5. Be patient.
Don’t worry if you can’t make the mental picture as complete as possible. You can take a break if necessary, especially if you’ve been tired or anxious due to certain commitments.
Practice positive affirmations to keep negative thoughts at bay. Note when uncertainty creeps up. See if you can determine its triggers. Some doubts or fears might have originated from your childhood experiences. You may need to release forgiveness, pray for healing, or seek counseling if the emotions involved are more than you can handle.
Tools to Support Visualization
Return to your “anchor”—the object of your faith—to re-establish your personal identity and worth so you can think right and let go of negative thoughts and emotions.
Try to list down 10 things you are thankful for before you sleep or right after waking up. Gratitude is at the heart of a positive mindset.
Collect and compile encouraging statements about being loved and capable, which you can speak to yourself daily.
You can make visuals representing your goals by creating graphics on the computer, painting, or making crafts.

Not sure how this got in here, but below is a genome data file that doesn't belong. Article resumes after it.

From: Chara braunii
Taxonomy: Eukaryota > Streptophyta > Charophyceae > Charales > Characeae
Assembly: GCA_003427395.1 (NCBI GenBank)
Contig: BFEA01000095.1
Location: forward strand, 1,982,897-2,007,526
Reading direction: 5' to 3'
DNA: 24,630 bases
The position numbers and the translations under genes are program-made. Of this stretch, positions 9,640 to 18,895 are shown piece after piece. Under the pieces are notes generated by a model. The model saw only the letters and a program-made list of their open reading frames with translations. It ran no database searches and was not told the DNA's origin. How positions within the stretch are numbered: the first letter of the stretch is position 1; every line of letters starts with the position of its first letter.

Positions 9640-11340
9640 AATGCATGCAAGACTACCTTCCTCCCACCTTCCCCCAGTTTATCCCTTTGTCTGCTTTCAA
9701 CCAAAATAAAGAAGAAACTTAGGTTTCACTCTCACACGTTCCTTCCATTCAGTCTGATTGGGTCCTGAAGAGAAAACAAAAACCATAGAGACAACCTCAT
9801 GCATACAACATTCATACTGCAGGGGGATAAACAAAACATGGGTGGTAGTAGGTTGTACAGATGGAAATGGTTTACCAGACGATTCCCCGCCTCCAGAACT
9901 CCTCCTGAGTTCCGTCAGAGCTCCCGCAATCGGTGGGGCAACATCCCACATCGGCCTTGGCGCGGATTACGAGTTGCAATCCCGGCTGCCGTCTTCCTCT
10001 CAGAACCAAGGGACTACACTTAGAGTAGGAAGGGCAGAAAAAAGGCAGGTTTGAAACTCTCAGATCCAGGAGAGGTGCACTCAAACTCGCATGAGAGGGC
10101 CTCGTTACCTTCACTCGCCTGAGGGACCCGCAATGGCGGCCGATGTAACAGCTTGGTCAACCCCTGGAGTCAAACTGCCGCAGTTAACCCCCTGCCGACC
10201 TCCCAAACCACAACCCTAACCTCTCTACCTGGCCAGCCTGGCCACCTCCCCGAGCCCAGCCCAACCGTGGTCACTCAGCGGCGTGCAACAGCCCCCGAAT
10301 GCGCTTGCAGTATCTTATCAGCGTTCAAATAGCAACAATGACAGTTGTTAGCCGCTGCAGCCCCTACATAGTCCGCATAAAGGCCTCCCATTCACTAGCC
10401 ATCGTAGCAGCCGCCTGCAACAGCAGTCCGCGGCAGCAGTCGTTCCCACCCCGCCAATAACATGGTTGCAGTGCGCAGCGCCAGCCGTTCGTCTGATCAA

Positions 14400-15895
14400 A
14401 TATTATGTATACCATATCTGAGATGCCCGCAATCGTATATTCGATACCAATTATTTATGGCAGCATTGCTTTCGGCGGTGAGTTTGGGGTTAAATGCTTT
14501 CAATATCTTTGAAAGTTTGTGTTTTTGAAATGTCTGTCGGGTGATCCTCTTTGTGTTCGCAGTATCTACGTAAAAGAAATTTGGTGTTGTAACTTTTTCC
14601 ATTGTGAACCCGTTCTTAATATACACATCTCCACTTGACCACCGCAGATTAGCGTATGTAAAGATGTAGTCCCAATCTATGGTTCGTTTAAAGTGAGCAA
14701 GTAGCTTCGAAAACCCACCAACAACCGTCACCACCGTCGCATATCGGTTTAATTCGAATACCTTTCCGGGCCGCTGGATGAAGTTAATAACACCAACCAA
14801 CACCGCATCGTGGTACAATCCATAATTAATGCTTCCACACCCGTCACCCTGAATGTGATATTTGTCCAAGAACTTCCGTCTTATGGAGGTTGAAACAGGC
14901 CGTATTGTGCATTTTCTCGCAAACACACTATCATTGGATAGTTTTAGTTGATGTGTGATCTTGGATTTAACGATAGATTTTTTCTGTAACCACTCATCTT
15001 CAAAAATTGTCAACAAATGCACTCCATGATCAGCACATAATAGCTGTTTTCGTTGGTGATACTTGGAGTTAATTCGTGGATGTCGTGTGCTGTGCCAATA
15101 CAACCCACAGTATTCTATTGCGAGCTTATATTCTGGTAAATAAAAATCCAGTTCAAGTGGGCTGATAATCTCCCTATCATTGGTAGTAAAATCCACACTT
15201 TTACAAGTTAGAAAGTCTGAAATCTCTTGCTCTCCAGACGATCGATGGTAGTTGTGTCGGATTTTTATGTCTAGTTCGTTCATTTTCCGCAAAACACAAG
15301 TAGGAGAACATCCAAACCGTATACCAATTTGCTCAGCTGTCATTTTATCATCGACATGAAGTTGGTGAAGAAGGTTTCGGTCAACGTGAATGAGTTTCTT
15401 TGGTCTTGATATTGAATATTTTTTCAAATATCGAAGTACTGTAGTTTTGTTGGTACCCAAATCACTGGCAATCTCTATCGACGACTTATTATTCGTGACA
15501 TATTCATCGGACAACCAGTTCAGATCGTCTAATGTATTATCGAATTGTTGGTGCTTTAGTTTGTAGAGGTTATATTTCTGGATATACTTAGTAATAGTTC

Dream Boards or Action Boards
You can also simply find visual representations of your dreams and positive affirmations, then post them on a physical or virtual board that you keep in your bedroom or work station.
Meanwhile, an action board contains images with sayings or actions you need to take to reach your goal.
Spend time looking at your board in the morning or at night to embed the images into your psyche.
Some people write themselves a “dream check,” where they write down the amount of money they desire to have in the near future. Believing and constantly seeing that check, like in your purse or your bedside table, will attract it to your life.
Remember to Live in the Moment
While visualization is important in achieving your goal, the majority of your day must still be invested in the present.
As mentioned earlier, you need to spend only a few minutes of the day on visualization. Once your “session” is complete, let go and bring your awareness back to the current moment. Return to the present by paying attention to the sensations of your body, say your left or right foot.
The present is the only thing you can control. You must also accept that some plans don’t materialize as expected. Still, the moment is a gift—relish it for what it is.